The questions you should ask yourself as early in your career as possible.
I met a Young woman at a cafe the other day. She had spent four years of college — and dedicated hundreds of hours to networking — in hopes of landing her dream job at a top consulting firm. After her college graduation, she landed the job! And, on top of that, after only one year with the firm, they gave her a promotion and a raise to a six-figure salary.
Two weeks after her promotion, she quit her job to travel the world.
Why did she quit? The work was unfulfilling. Her colleagues were old and burnt out. And when she saw her future-self in her colleagues tired eyes, she realized that her dream job was not the dream she thought it was.
When she told me this, it didn’t surprise me. I have this type of conversation with people all the time.
Living and working in Vietnam, I usually meet these Corporate Runaways at cafes or bars as they are traveling through the country on a Southeast Asian tour. They have jumped from the edge of a precipice: on the cliff-edge above them is the life they had worked tirelessly to obtain; below them the dark unknown.
And yet, none of them ever regrets taking the leap and leaving it all behind.
The stories of Corporate Runaways tend to be remarkably similar. They tell me how they achieved the professional successes they always dreamed of, but they found their achievements to be…empty. Their life didn’t undergo the sweeping changes they expected success to bring. The money or prestige was nice, but the long hours, the stress, the pace of life, the lack of freedom, and the added responsibility made success feel…well, not like success.
I say all this because I know there are still young people who chase superficial markers of success only because they have not taken the time to define “success” for themselves.
Rather than think deeply on what success means to them, they define success by the lives of others. They chase a Master’s degree because their parents have one. They have to be a lawyer because their older brother is. They study business in hopes of a flashy lifestyle.
And this sets them down a path that, often, results in disappointment. Like the Wizard of Oz, what they thought was their dream life is mostly smoke and mirrors. Behind the curtain, things are far less idyllic. The excitement over a fancy title or more money quickly wears off, but the stress that come with the new title never does.
This is why when you are young, it is critical to take the time to define for yourself what a successful life looks like and what your motivation is for striving for it. Young people must ask themselves:
What life would I pursue if no one was watching? If the eyes of my parents, the perception of my peers, and the expectations of my partner were removed, what type of life would I live? And, most importantly, is that the life I am pursuing now?
These aren’t easy questions to answer, especially when you are young. Sometimes, it takes people, like Sara, through their first job to define success for themselves. And when they finally do, it can flip their world upside down.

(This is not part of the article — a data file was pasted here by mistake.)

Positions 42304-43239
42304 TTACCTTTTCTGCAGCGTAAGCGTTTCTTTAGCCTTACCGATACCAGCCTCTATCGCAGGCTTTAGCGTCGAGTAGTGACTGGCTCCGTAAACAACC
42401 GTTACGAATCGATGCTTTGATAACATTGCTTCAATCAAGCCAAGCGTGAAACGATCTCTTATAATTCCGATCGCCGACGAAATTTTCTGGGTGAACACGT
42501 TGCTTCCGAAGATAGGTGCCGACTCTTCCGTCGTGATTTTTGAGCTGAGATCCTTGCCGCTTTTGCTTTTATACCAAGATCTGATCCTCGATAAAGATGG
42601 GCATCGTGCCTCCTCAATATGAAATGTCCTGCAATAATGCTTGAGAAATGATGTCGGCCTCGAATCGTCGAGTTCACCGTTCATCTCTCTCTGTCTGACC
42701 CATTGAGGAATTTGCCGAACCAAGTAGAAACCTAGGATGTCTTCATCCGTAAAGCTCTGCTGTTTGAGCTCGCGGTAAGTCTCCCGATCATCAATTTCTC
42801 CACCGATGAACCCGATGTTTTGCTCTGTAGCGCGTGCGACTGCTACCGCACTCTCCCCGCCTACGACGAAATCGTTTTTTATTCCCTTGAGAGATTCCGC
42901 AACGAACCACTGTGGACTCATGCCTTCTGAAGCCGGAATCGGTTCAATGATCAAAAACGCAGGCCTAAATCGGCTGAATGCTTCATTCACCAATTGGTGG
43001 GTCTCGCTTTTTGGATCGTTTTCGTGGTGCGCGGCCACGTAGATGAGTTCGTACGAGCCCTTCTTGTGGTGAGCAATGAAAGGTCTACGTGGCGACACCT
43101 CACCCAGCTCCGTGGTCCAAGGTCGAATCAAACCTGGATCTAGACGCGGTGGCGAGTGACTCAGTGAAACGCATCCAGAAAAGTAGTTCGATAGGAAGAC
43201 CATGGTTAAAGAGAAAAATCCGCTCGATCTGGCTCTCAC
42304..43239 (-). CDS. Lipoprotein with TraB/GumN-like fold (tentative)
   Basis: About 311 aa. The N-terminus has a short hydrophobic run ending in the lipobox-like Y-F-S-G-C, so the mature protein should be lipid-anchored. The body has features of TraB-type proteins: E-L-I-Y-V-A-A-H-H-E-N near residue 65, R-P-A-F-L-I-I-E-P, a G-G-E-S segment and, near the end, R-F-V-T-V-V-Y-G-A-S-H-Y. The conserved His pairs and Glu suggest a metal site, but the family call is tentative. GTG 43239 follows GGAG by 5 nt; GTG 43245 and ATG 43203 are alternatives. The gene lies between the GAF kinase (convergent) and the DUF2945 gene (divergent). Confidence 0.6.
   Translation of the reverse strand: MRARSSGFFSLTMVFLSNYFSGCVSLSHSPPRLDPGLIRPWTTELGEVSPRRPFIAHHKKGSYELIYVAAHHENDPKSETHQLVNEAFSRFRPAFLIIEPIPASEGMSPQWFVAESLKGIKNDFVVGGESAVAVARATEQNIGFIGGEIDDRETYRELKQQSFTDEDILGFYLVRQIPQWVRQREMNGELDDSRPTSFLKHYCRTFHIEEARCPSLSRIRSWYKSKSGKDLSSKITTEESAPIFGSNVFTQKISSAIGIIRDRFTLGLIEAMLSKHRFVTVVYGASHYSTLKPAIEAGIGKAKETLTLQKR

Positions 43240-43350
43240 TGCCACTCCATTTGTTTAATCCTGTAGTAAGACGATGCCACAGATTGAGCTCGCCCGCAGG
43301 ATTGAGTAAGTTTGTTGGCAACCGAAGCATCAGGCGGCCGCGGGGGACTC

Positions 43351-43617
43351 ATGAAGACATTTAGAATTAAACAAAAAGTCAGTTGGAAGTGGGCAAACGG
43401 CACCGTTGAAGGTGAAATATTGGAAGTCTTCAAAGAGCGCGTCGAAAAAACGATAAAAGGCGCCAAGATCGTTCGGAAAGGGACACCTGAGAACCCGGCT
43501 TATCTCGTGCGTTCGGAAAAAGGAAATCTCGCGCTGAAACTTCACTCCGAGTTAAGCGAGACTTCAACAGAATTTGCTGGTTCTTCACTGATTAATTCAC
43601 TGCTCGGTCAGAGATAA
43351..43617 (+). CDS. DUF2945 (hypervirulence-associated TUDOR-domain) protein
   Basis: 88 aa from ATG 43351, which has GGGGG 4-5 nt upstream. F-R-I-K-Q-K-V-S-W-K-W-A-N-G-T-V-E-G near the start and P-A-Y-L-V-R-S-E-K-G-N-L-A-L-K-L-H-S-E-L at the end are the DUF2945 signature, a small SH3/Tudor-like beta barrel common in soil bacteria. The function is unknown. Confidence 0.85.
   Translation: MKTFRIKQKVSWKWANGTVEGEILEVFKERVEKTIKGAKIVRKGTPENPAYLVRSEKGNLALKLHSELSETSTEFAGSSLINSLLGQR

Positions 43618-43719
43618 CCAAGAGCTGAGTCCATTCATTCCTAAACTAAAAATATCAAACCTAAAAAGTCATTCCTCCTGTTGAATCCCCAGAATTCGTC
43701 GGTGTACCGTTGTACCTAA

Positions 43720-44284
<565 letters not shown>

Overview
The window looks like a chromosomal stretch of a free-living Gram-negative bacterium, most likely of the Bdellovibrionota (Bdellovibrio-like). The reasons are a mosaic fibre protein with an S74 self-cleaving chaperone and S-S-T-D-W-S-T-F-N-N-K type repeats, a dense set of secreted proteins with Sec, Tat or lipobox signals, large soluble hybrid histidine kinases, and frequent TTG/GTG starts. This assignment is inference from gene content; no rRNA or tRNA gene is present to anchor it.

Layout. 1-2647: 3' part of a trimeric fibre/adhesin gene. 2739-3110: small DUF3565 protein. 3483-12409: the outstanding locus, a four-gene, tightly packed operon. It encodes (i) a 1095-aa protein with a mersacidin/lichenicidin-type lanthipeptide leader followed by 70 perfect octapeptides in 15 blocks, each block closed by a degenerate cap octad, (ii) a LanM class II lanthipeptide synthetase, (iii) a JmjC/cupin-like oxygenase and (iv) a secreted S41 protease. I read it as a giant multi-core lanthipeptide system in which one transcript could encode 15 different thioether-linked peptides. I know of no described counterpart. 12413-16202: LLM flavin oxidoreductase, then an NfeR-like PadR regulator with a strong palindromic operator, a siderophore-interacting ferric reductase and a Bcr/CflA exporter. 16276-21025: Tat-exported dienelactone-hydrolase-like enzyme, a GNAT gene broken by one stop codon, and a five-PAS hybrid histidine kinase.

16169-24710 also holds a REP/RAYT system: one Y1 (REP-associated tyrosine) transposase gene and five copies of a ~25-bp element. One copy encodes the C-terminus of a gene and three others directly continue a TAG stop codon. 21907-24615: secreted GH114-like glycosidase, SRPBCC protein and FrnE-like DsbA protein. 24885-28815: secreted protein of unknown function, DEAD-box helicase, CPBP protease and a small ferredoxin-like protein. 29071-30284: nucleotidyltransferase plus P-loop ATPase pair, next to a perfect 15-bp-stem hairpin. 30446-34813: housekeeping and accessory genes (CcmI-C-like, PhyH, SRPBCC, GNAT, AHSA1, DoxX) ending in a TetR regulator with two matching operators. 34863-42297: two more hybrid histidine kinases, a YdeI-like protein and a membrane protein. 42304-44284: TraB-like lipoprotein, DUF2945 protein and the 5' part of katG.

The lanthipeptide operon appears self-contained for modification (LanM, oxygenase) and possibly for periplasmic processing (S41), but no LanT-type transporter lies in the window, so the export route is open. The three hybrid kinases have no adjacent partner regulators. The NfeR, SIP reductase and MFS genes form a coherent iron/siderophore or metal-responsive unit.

But the earlier you begin posing these questions to yourself, the earlier you can align your ambition with a life that you find satisfying.
A great example of aligned ambition is a guy I met a few weeks ago at breakfast. We will call him Dan. Dan is a 30-year old software developer who has exchanged career advancement (and a pay-cut) to work remotely from Bali, Indonesia. He is single, lives on less than he would in the US, doesn’t own a car or house, and owns a simple wardrobe of t-shirts and board shorts.
Dan lacks some of the Superficial Markers of success. But that isn’t the whole story. He also wakes up every morning to surf the waves of Bali, works for a few hours poolside, and spends the rest of his day working on passion projects. He also spends no time commuting to work, doing chores, playing politics with colleagues or surviving soul-crushing corporate monotony.
Is Dan successful? Suburban-ites might say he needs to “grow up.” To me, Dan has chosen health and life-satisfaction over superficial trophies. And that demonstrates wisdom most people don’t have, no matter their age.
Some people need to reach the (perceived) mountain top before they realize their life isn’t what they want it to be. But if they took the time when they were younger to consider the type of life that they, deep down, want to live, they could potential save time and effort pursuing a life that is ultimately unfulfilling.
You only get one shot at life. If you hope to live a life that is engaging and satisfying, you must invest the time to deeply consider how you want to spend it.
Otherwise, you risk your life one day stepping out from behind the curtain and revealing itself as something far less satisfying than you imagined.
Aaron Horwath is a Millennial expat currently living and working in Da Nang, Vietnam and is the creator of the Medium publication Letters to a Young Professional.
The Danger of Never Defining “Success” for Yourself was originally published in The Ascent on Medium, where people are continuing the conversation by highlighting and responding to this story.